Nyegaard also went back through scientific literature dating back to the 1500s, sorting through descriptions of sea monsters and mermen to see if any of the documentation sounded like observations of the hoodwinker. "We retraced the steps of early naturalists and taxonomists to understand how such a large fish could have evaded discovery all this time," she said in a press statement. "Overall, we felt science had been repeatedly tricked by this cheeky species, which is why we named it the 'hoodwinker.'"

Japanese researchers first detected genetic differences between previously known sunfish and a new, unknown species 10 years ago, and this confirms the existence of a whole different type from species like the Mola mola or Mola ramsayi.

Mola tecta looks a little different from other sunfish, with a more slender body. As it grows, it doesn't develop the protruding snout or bumps that other sunfish exhibit. Similarly to the others, though, it can reach a length of 8 feet or more. 

Based on the stomach contents of some of the specimens studied, the hoodwinker likely feeds on salps, a jellyfish-like creature that it probably chomps on (yes, sunfish have teeth) during deep dives. The species has been found near New Zealand, Australia, South Africa, and southern Chile.

[h/t Smithsonian]

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Gregory H. Revera, Wikimedia Commons // CC BY-SA 3.0
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Space
Study Suggests There's Water Beneath the Moon's Surface
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Gregory H. Revera, Wikimedia Commons // CC BY-SA 3.0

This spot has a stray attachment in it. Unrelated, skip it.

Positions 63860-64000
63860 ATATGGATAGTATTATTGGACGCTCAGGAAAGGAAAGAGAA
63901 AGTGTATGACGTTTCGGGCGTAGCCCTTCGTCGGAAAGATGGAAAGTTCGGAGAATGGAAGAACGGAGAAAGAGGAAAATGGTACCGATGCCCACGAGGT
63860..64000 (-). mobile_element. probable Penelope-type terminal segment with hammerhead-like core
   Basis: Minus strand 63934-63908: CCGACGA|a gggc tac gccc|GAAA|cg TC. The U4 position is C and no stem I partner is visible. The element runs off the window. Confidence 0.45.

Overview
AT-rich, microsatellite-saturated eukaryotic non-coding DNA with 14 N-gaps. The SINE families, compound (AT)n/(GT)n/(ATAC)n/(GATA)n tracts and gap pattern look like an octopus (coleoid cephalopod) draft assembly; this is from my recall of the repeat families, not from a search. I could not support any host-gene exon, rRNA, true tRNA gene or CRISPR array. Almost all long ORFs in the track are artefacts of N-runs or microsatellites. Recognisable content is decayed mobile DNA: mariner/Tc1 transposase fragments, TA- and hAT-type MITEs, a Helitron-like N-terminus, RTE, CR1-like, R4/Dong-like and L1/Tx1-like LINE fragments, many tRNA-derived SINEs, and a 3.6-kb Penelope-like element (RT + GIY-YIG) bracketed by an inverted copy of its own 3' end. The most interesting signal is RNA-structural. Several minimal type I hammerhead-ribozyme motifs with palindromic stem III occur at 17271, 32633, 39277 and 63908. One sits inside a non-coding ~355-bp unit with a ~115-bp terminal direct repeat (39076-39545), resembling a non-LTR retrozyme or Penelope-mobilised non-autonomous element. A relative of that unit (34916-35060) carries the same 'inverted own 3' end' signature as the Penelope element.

Astronauts may not need to go far to find water outside Earth. As CNN reports, Brown University scientists Ralph E. Milliken and Shuai Li suspect there are significant amounts of water churning within the Moon’s interior.

Their findings, published in the journal Nature Geoscience, lean on the discovery of glass beads encased in the Moon’s volcanic rock deposits. As recently as 100 million years ago, the Earth’s moon was a hotbed of volcanic activity. Evidence of that volatile time can still be found in the ancient ash and volcanic rock that’s scattered across the surface.

Using satellite imagery, the researchers identified tiny water droplets preserved inside glass beads that formed in the volcanic deposits. While water makes up a small fraction of each bead, its presence suggests there’s significantly more of it making up the Moon’s mantle.

Milliken and Li aren't the first scientists to notice water in lunar rocks. In 2008, volcanic materials collected from the Moon during the Apollo missions of 1971 and 1972 were revealed to contain the same water-flecked glass beads that the Brown scientists made the basis of their recent study. They took their research further by analyzing images captured across the face of the Moon and quickly saw the Apollo rocks represented a larger trend. "The distribution of these water-rich deposits is the key thing," Milliken said in a press statement. "They're spread across the surface, which tells us that the water found in the Apollo samples isn't a one-off. Lunar pyroclastics seem to be universally water-rich, which suggests the same may be true of the mantle."

The study challenges what we know about the Moon's formation, which scientists think occurred when a planet-sized object slammed into the Earth 4.5 billion years ago. "The growing evidence for water inside the Moon suggests that water did somehow survive, or that it was brought in shortly after the impact by asteroids or comets before the Moon had completely solidified," Li said. "The exact origin of water in the lunar interior is still a big question."

The findings also hold exciting possibilities for the future of space travel. NASA scientists have already considered turning the Moon into a water station for astronauts on their way to Mars. If water on the celestial body is really as abundant as the evidence may suggest, figuring out how to access that resource will definitely be on NASA's agenda.

[h/t CNN]